Another try against Drunk Driving?
Published by the Visayan Daily Star Publications, Inc.
|NINFA R. LEONARDIA|
Editor-in-Chief & President
NIDA A. BUENAFE
MAJA P. DELY
ANTONIO L. LEONARDIA|
The Department of Justice is supporting proposed bills in Congress seeking to impose harsher penalties on the crime of reckless driving. In response to a request for a legal opinion by committee chair Sen. Francis Escudero, Justice Secretary Leila de Lima says the DOJ sees no legal impediment and has no objection to the passage of Senate Bills 169, 484, 956, 1307, 1339, 1988, 2078, 2215 and 2683, or the “Anti-Driving Under the Influence of Alcohol and/or Dangerous Drugs” bills.
The bill seeks to define as a crime the act of driving under the influence of alcohol and dangerous drugs and impose stricter penalties against violators. It aims to address the problem of drunk driving through a comprehensive systems approach, which includes driver education, mandatory alcohol and drunk testing of drivers involved in motor accidents, the establishment of drunk driving prevention fund for the purpose of funding the implementation of the proposed legislation, and the conduct of public information campaigns by alcohol beverage manufacturers about drunk driving and its ill effects. The bill also makes the owner or operator of the vehicle driven by the offender as directly and principally liable, together with the offender, for the damage and injury resulting from the incident, as well as for the fines against the offender for civil damages.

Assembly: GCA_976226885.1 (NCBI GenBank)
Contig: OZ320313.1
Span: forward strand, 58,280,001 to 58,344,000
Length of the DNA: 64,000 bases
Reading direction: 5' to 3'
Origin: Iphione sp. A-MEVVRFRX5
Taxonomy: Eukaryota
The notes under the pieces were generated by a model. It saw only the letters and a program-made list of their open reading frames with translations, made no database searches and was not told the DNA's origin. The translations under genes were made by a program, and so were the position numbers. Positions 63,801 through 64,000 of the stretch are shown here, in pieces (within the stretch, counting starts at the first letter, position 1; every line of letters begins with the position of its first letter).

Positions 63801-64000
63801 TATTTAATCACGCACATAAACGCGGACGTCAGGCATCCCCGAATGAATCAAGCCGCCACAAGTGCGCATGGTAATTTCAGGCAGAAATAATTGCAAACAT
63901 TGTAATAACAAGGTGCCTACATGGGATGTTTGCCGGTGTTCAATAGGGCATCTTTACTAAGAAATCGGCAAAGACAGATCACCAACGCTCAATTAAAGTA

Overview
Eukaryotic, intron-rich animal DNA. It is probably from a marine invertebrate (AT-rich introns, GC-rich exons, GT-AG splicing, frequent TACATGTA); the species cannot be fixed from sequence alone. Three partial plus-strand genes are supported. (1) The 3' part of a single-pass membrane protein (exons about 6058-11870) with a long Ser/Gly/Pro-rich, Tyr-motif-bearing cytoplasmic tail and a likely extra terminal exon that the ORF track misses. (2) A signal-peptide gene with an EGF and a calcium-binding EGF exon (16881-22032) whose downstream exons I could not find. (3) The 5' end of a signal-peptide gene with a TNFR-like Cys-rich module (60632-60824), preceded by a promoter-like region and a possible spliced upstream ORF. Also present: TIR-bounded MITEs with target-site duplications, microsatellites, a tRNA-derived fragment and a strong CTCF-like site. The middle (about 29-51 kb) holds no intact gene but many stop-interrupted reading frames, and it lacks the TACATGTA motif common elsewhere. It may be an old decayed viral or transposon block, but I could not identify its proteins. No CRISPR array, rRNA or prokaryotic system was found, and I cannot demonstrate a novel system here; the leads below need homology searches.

The DOJ also endorsed the passage into law of SB 2298 and SB 344 which respectively seek increased penalties for drivers and operators of common carriers operating under the influence of alcohol and drugs and prohibits the unlawful possession of an open alcoholic beverage container and the consumption of any alcoholic beverage by a person in a passenger area of a motor vehicle on a public highway.
The problems, injuries and deaths caused by reckless driving as well as driving under the influence of drugs or alcohol is something that definitely needs to be addressed by the authorities. Strengthening existing laws is a start, but if those newer and supposedly stronger laws cannot be enforced because law enforcers, especially in the provinces, are not equipped well enough to be capable of stopping drunk and reckless drivers, as well as firmly and incontrovertibly establishing the state of drunkenness of these people that they do apprehend, then these new laws will never be able to achieve the desired effect of making our roads safer for the general public. Will these newer and supposedly stronger laws finally provide law enforcers all over the country with the proper teeth to be able to do the job properly? Only time will tell.*